An Australian research project has identified compounds in Merino sheep wool that are attractive to blowflies.
She is one of Rabobank's 80 food and agribusiness research analysts worldwide.
Wool has had perhaps its best season since the 2011-12 wool price spike. What has driven this strength?
The depreciation of the NZ dollar has had a critical role to play in the price performance of NZ wool over the past year. In saying that, even in USD terms, the New Zealand coarse crossbred indicator has certainly performed better than both other competing fibres and more broadly against many other commodities globally including oil and other agricultural commodities. The demand for particular wool types has helped to strengthen some prices to record highs. Although retreating from its peak so far this season, lambs wool, for example, continues to shine, with the average price to date around 700c/kg clean, some 6% above last season's average and some 36% above the average for 2013-14.
Why has wool outperformed many other fibres and commodities?
Abundant supply of a number of hard and soft commodities, and a strong US dollar, has been keeping a cap on many global commodity prices. One of the most relevant in relation to wool is of course the oil price, which in its fall to 12-year lows has dragged synthetic fibre prices down with it. This has made the relative strength of wool prices even more interesting. The high stocks pressuring a number of global commodities, such as oil and cotton, have not and are not expected to present an issue for wool. At the International Wool and Textile Organisation Congress in Australia this month it was reported wool stocks through the pipeline are expected to fall in the next 12 months and with global wool production forecast to drop year-on-year, supply is set to tighten.
What demand factors have been driving the market; can the strength be maintained?
Trade in interior textiles has in recent years stabilised following a number of years of decline in most types of wool carpet trade. This stabilisation and recovery in some segments will have contributed to the improved prices for coarse crossbred wool in recent seasons.
Those wools that have fed the demand in the wool processing system for products like outerwear experienced record prices in 2015. While they have dropped back from their record levels, they remain above long term average prices. Whether this can be sustained is reliant on continued strong demand for those types of products from consumers. The slow growth environment will certainly present headwinds, however positive consumer growth in key wool consuming markets is positive.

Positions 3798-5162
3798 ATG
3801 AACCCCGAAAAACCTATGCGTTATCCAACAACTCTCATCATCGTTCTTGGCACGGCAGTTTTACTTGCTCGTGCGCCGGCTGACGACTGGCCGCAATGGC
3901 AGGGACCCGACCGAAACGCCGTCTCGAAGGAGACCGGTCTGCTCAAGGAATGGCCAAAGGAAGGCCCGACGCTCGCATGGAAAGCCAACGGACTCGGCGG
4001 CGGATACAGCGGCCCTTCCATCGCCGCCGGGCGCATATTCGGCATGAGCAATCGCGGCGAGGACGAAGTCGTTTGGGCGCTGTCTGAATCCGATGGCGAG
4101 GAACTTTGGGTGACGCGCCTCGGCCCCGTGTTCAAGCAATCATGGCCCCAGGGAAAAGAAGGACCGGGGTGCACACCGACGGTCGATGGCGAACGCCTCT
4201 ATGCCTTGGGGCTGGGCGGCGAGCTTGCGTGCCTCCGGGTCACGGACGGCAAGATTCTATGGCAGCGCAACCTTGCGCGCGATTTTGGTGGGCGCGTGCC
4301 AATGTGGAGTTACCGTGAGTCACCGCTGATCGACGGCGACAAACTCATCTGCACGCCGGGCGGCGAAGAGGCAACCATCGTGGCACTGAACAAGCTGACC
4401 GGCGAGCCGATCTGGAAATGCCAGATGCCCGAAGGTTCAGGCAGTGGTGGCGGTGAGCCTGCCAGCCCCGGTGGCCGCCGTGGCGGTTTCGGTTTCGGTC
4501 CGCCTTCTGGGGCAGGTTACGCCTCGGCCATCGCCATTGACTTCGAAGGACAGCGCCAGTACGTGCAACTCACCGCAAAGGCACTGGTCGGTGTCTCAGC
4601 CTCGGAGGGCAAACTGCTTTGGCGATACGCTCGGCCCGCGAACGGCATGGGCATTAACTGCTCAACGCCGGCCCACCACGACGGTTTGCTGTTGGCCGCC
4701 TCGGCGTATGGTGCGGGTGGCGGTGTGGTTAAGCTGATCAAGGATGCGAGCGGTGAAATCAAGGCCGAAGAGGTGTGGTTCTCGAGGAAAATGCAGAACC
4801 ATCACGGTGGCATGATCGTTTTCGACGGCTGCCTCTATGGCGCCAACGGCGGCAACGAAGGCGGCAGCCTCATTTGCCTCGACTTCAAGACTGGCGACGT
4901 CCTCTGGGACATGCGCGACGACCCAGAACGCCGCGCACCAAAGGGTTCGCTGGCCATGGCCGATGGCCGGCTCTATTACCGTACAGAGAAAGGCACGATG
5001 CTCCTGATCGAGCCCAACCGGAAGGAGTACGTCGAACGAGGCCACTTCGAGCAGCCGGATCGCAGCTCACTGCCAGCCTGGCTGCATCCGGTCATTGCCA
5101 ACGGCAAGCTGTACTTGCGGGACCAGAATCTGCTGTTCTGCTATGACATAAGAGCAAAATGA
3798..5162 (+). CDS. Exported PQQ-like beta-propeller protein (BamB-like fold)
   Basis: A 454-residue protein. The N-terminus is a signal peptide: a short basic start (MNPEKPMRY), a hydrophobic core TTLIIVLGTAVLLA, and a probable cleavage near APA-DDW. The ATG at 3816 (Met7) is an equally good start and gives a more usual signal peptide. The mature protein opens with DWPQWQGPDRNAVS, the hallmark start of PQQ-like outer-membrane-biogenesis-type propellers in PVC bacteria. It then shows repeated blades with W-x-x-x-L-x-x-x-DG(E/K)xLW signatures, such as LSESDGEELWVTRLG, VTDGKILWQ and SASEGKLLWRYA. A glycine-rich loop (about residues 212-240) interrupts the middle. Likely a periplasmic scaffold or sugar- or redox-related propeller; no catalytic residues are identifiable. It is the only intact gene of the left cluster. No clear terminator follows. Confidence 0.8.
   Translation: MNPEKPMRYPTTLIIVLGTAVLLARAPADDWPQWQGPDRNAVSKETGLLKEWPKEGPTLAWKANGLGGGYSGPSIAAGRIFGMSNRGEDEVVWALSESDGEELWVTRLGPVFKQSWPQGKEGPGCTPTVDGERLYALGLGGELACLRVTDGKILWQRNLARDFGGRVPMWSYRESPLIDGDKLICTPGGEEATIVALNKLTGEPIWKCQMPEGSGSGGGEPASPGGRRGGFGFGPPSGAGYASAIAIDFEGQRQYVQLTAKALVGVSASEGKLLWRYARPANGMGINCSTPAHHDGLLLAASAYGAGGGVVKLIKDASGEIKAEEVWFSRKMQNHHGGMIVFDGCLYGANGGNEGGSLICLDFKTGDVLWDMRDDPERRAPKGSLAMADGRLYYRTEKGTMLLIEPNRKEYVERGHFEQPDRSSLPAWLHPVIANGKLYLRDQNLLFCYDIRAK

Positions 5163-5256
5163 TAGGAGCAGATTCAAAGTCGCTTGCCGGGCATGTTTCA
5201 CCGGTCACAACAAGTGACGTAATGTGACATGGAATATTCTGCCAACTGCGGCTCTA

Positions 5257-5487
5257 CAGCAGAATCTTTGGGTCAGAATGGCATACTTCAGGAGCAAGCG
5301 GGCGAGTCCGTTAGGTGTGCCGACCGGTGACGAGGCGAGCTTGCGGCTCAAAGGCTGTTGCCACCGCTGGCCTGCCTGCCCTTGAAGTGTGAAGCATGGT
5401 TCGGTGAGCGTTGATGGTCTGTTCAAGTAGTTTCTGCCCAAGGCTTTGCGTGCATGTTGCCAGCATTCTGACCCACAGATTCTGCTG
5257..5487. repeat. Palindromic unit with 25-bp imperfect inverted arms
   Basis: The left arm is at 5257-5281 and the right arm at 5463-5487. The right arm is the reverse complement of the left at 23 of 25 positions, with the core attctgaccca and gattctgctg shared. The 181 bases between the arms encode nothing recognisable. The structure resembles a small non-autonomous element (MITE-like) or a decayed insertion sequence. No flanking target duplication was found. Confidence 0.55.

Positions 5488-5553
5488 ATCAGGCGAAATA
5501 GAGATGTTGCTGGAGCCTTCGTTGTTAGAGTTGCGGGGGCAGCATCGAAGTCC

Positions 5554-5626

What might the slowdown in China mean for textiles?
China is a major factor in wool's 2016 outlook and beyond, with much of the world's wool processing and an increasing amount consumed in China. Over half of NZ wool is exported there each season, making it a crucial market. The momentum for their transition away from a manufacturing based economy to a consumer based economy looks set to continue, reinforced in the nation's recently adopted 13th five-year plan. However for textiles it is unlikely this will be rapid. While textile hubs continue to grow in other parts of Asia and NZ, wool exports to Europe are increasing to date. China's share of the world textile market remains dominant and will likely remain that way for some years.
What about the Merino market in Australia?
Prices for fine wool in Australia have lifted, largely because of a weaker currency. Premiums for these types remain below average however because the Australian supply of wool finer than 19.5micron, although back marginally year on year, remains high. This excess supply has capped the upside price opportunity for these types, while mid micron Merino types in Australia, on the back of continued erosion of volumes, have performed better.
What is outlook for NZ wool?
There are definitely headwinds for the sector, such as the potential for sustained weakness in competing fibres and the impact of slower world growth on consumption. However, the dollar is playing an important role in the improvement of returns to NZ woolgrowers and if that depreciation continues there will be opportunity for continued strong prices.
• Georgia will be visiting New Zealand during the week of April 18-22 to speak at Rabobank branch functions in the North and South Islands. If you would like to learn more, contact your local Rabobank branch on 0800 722 622.